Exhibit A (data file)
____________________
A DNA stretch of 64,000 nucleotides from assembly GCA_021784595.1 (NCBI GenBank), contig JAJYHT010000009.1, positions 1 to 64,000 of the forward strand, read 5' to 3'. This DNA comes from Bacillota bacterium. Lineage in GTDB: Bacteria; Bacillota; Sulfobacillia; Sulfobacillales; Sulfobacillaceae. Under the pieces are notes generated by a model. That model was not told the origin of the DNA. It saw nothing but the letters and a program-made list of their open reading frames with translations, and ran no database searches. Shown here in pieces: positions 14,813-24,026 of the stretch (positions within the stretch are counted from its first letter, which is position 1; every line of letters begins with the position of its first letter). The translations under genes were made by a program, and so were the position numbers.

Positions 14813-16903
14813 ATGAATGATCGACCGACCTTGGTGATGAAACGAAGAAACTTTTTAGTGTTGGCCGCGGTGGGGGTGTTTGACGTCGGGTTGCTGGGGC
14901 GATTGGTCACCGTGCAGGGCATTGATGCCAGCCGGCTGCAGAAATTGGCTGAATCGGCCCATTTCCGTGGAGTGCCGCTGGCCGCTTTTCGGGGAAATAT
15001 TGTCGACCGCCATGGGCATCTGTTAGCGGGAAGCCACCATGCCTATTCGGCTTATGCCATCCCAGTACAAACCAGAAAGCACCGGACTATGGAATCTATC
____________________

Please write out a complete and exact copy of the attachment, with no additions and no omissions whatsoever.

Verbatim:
A DNA stretch of 64,000 nucleotides from assembly GCA_021784595.1 (NCBI GenBank), contig JAJYHT010000009.1, positions 1 to 64,000 of the forward strand, read 5' to 3'. This DNA comes from Bacillota bacterium. Lineage in GTDB: Bacteria; Bacillota; Sulfobacillia; Sulfobacillales; Sulfobacillaceae. Under the pieces are notes generated by a model. That model was not told the origin of the DNA. It saw nothing but the letters and a program-made list of their open reading frames with translations, and ran no database searches. Shown here in pieces: positions 14,813-24,026 of the stretch (positions within the stretch are counted from its first letter, which is position 1; every line of letters begins with the position of its first letter). The translations under genes were made by a program, and so were the position numbers.

Positions 14813-16903
14813 ATGAATGATCGACCGACCTTGGTGATGAAACGAAGAAACTTTTTAGTGTTGGCCGCGGTGGGGGTGTTTGACGTCGGGTTGCTGGGGC
14901 GATTGGTCACCGTGCAGGGCATTGATGCCAGCCGGCTGCAGAAATTGGCTGAATCGGCCCATTTCCGTGGAGTGCCGCTGGCCGCTTTTCGGGGAAATAT
15001 TGTCGACCGCCATGGGCATCTGTTAGCGGGAAGCCACCATGCCTATTCGGCTTATGCCATCCCAGTACAAACCAGAAAGCACCGGACTATGGAATCTATC